It was not a good analogy, but it was the first thing that came to the mind of the worn out teacher leaning over an astronomical globe and atlas with the young girl. There were blackholes and galaxies. There were new stars and there was emptiness. It was like filling, overflowing and draining countless bathtubs of bubbles and sparkling water. The bell rang and the young girl gathered her textbooks and notebooks into her bag, and stepped out into the afternoon. She surveyed the old street with its abandoned buildings, closed shops, automotive garages, empty lots of weeds and rusted cans, and small humming factories. Coffee cream splashes of a dying sun fell on cracks, dust, stains, warped wood, corrugated steel, tarnish, rust and ash. The world really was dirty, she thought. And yet, who could be taking all those baths up there in the night sky where the stars were so clean, shiny and fresh?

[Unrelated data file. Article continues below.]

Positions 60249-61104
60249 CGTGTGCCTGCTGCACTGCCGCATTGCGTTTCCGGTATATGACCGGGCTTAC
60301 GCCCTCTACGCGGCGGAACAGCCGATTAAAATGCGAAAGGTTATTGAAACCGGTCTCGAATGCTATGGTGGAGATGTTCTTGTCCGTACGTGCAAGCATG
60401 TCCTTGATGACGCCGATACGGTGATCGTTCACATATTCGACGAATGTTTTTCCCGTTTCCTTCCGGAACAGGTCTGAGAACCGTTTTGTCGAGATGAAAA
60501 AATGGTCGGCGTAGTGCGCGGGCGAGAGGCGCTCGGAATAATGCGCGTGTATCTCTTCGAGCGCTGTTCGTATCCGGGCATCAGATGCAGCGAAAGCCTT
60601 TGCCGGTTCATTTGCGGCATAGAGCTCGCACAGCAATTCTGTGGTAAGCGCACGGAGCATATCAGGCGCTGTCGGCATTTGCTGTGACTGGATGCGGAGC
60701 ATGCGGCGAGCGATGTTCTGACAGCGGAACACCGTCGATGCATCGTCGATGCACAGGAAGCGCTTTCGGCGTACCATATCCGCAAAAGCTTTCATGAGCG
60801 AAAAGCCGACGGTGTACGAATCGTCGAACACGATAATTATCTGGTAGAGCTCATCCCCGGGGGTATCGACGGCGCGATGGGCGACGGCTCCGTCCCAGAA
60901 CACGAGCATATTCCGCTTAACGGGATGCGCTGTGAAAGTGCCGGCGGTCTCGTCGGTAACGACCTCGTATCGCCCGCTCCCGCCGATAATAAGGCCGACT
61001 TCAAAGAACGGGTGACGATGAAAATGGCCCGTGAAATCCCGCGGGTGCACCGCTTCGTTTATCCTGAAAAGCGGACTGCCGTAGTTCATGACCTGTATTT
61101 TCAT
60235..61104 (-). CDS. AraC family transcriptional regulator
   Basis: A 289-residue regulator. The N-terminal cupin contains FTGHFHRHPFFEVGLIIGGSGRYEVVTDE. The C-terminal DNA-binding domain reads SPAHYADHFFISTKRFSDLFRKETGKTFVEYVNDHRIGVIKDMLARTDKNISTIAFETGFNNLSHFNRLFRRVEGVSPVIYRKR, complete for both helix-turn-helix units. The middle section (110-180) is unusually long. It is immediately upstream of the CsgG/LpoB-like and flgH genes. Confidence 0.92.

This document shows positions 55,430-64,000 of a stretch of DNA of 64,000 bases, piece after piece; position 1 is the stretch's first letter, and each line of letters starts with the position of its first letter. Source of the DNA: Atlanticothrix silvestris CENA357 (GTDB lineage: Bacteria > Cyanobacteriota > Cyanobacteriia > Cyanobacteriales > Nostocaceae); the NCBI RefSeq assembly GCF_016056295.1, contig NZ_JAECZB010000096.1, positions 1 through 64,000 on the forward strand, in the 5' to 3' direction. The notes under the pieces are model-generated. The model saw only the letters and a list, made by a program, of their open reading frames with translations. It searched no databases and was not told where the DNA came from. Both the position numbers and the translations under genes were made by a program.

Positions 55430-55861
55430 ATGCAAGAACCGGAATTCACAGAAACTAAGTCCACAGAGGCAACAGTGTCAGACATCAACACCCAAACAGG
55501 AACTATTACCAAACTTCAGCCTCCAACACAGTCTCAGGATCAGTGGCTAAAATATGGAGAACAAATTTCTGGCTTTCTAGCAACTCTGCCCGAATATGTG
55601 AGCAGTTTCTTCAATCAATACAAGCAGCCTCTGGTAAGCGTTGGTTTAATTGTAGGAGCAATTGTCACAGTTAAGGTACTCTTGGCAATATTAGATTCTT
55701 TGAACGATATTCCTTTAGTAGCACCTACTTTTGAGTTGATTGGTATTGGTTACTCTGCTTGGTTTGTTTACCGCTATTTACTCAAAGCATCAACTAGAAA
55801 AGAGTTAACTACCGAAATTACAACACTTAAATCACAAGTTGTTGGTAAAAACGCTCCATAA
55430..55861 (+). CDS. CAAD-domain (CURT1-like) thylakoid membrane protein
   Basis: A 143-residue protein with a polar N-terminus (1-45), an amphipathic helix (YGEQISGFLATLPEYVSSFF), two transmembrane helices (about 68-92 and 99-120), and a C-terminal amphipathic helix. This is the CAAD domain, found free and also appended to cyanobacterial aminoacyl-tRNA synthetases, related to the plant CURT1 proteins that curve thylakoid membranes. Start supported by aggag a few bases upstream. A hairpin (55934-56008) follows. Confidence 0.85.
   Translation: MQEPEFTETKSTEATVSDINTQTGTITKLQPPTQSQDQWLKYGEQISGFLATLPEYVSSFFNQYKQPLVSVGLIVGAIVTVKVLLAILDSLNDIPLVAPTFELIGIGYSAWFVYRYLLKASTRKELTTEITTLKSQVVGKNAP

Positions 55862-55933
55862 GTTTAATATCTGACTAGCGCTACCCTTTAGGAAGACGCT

Some paraloi survived the long and disastrous space voyages to arrive on a strange and most serene planet of islands, high mountains, floating and sinking cities, and beautiful skies with captivating cloud formations. They were brought by gondolas to one of the main cities, a complex of canals and elegant towers stretching from the seabed to the sky. They passed through ancient colonnades and quiet courtyards with plashing fountains. They came to a pale white tower with a commanding view of the ships, harbours, islands, distant white mountains and open sea. It was twilight. The paraloi were served dark wines. To drink the shadows, said a diplomat, in an expression they did not quite comprehend. Night fell and brilliant unknown stars in illegible constellations burned beyond the windows. A bald, tall, thin man with a distinguished and pleasantly distorted face welcomed them into a vast library and orrery with windows and balconies complete with telescopes. It was said that he was one of the great oligarchs and also the head librarian. The paraloi plied him with questions, scribbling formulas and sketches on paper that had been provided for communication. The old librarian welcomed these with tears in his eyes, and at one point embraced a large piece of sketch paper, holding it to his chest with deep gratitude and appreciation. The local diplomats explained that this was the most thoughtful and beautiful gift imaginable, a truly respectful gesture, as the old librarian was a lover of cataloguing. The paraloi shook their heads and whispered, explaining what they had meant by their diagrams and mathematics in relation to the nature of matter, world-mapping and star voyages in their paralus. The old librarian smiled and gently explained that they were mistaken. Their mathematics and physics were but metadata, or cataloguing devices. The universe was actually a library built to look like a planetarium. In fact, one could call it both. Every planet, comet, cloud of gas, every satellite, black hole and event horizon was a book. The worlds were clouds of language and narrative. Wherever one looked, one saw something to read. The death of a star, for example, was not the destruction of matter per se, but a chapter in a book of changes within the great moment of the library, the greatest book. The old librarian was eager to hear of the other books in their corner of the universe. The paraloi were perplexed by his revelation and by his joy.